Copy editing

Copy editing is the middle of the road editing. This means you’re looking for more than typos, but not changing the story or structure. You’re reading a final draft from an established writer and putting some polish on the piece.

Copy editing includes doing some re-writing (editing) of the work, but still keeping everything in the author’s voice. You’re not editing for style here. It's more so asking if the piece flows and makes sense. If you’re proofreading you might highlight an awkward or hard to read sentence for the author to fix, when you’re copy editing you’re suggesting changes to the piece to improve it.

Copy editing might include making sure the author followed the correct style guide to make sure everything is formatted properly before publishing. Sometimes a proofreader will do a final check before publishing, but a good copy editor should be able to edit and proof a piece at the same time.


Proofreading is the most basic type of editing. You’re looking for spelling errors, grammar errors, and simple stylistic edits (Oxford comma, one space after a period, spaces around dashes). A proofreader could—and probably should —note if something doesn’t make sense for the author to fix. If you’re only being paid to proofread, you don’t need to change it—your client likely doesn't expect to pay you for it.

Developmental: Style and substance

Developmental editing come much earlier on in the writing work and editing process. This is conceptual and giving feedback on characters, plot, scenes, logic, and flow. The line between ghostwriting and developmental editing can get blurry. If a work isn’t complete, and you’re being asked to flesh out a concept that might only be a few bullet points to start with, are you editing or writing?

Developmental editing on the EFA table starts to get close to consulting rates, and for good reason. At this early stage, you are consulting with the author how to edit and improve the piece before a complete or final draft.

Important editing pricing factors

The final part of setting the right freelance editing rates for a freelance editing job is understanding what kind of writing are you working with. There is a big difference between editing a children’s book and a peer-reviewed scientific paper. Different kinds of pieces need different kinds of expertise.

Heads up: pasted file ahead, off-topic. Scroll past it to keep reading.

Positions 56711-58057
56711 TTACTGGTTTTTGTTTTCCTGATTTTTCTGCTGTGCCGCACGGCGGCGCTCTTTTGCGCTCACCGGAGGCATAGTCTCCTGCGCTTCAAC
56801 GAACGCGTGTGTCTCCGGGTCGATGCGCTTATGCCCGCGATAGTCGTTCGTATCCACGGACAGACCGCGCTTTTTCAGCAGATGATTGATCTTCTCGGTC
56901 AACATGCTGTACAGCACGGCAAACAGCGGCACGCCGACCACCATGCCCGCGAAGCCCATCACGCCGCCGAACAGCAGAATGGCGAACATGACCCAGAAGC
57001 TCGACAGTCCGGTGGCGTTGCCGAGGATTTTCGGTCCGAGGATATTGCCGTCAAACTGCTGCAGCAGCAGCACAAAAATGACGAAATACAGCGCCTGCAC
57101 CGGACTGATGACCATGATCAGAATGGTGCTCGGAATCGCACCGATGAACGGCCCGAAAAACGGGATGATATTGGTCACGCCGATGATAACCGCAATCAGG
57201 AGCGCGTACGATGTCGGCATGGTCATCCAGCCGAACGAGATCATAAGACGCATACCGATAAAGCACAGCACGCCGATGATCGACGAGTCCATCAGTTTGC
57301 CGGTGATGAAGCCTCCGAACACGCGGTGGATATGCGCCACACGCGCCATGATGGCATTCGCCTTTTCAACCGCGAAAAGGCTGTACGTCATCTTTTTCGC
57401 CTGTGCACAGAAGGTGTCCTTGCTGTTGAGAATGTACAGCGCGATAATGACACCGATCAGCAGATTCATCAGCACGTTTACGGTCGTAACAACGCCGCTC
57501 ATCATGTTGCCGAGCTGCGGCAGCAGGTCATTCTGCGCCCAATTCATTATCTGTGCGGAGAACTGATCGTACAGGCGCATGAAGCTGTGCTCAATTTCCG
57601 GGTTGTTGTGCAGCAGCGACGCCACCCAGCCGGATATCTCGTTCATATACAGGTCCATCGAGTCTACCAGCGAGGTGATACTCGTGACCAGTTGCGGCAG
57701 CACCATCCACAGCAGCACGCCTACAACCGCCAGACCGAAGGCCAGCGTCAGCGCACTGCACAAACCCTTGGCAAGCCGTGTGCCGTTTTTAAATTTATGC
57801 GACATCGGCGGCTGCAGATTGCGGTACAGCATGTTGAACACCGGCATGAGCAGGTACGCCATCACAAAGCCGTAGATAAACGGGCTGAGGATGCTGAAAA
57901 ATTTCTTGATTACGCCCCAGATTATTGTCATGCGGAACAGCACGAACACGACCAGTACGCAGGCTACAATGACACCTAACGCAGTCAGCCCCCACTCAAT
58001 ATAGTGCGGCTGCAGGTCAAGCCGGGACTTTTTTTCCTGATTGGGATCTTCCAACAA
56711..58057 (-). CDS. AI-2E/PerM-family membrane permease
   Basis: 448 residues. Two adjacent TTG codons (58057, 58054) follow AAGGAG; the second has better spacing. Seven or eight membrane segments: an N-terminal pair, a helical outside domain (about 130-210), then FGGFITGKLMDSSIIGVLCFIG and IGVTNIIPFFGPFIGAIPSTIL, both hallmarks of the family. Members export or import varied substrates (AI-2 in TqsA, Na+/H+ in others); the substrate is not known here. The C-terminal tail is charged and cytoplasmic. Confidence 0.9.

A freelance editor who works on journal articles for social sciences might be completely lost editing a physical science paper. Not only are the citation styles different, the language and writing styles are different as well. A science editor might have an equally hard time being a good editor for a casual article for a lifestyle magazine.

Here are a few of the things to think about before pricing or accepting a freelance editing job.

Complexity, topic, and genre

Are you editing documentation for an aircraft technical manual or a piece on the latest food trends for a magazine? You need to gauge both how much to charge and how long editing will take based on how hard the piece is to read and work with per project.

If you’re doing copy editing, and especially developmental editing, it helps to be familiar with the topic. It’s not essential to know everything a subject matter expert (SME) does when setting freelance editing rates, but it doesn’t hurt. Familiarity helps you suggest other ways to say something without accidentally changing the meaning.

Technical topics can be extremely hard to wade through. They have terms you need to be familiar with and stylistic conventions that might seem strange—or wrong—to non-technical editors. This means it will take you longer to work on the piece, even once you are familiar with the space, so you can’t take on as much work.

You need to adjust your rates to account for not being able to take on as many clients compared to someone who is editing a less-technical piece.

The EFA guide recommends book editor prices based on different writing genres.

A non-fiction book is different than fiction, business different from science. This plays to both the complexity of the pieces, but the mindset of both authors and readers.

Copy editing for academics is different than romance authors. Both kinds of works have their own unique challenges, and the audience’s expectations of the book or paper are very different. A good fiction book editor will use their copy editing to make sure characters are relatable and make sure inconsistencies don’t pop up between scenes. Scientific papers are written in a completely different style and have technical terms to double check.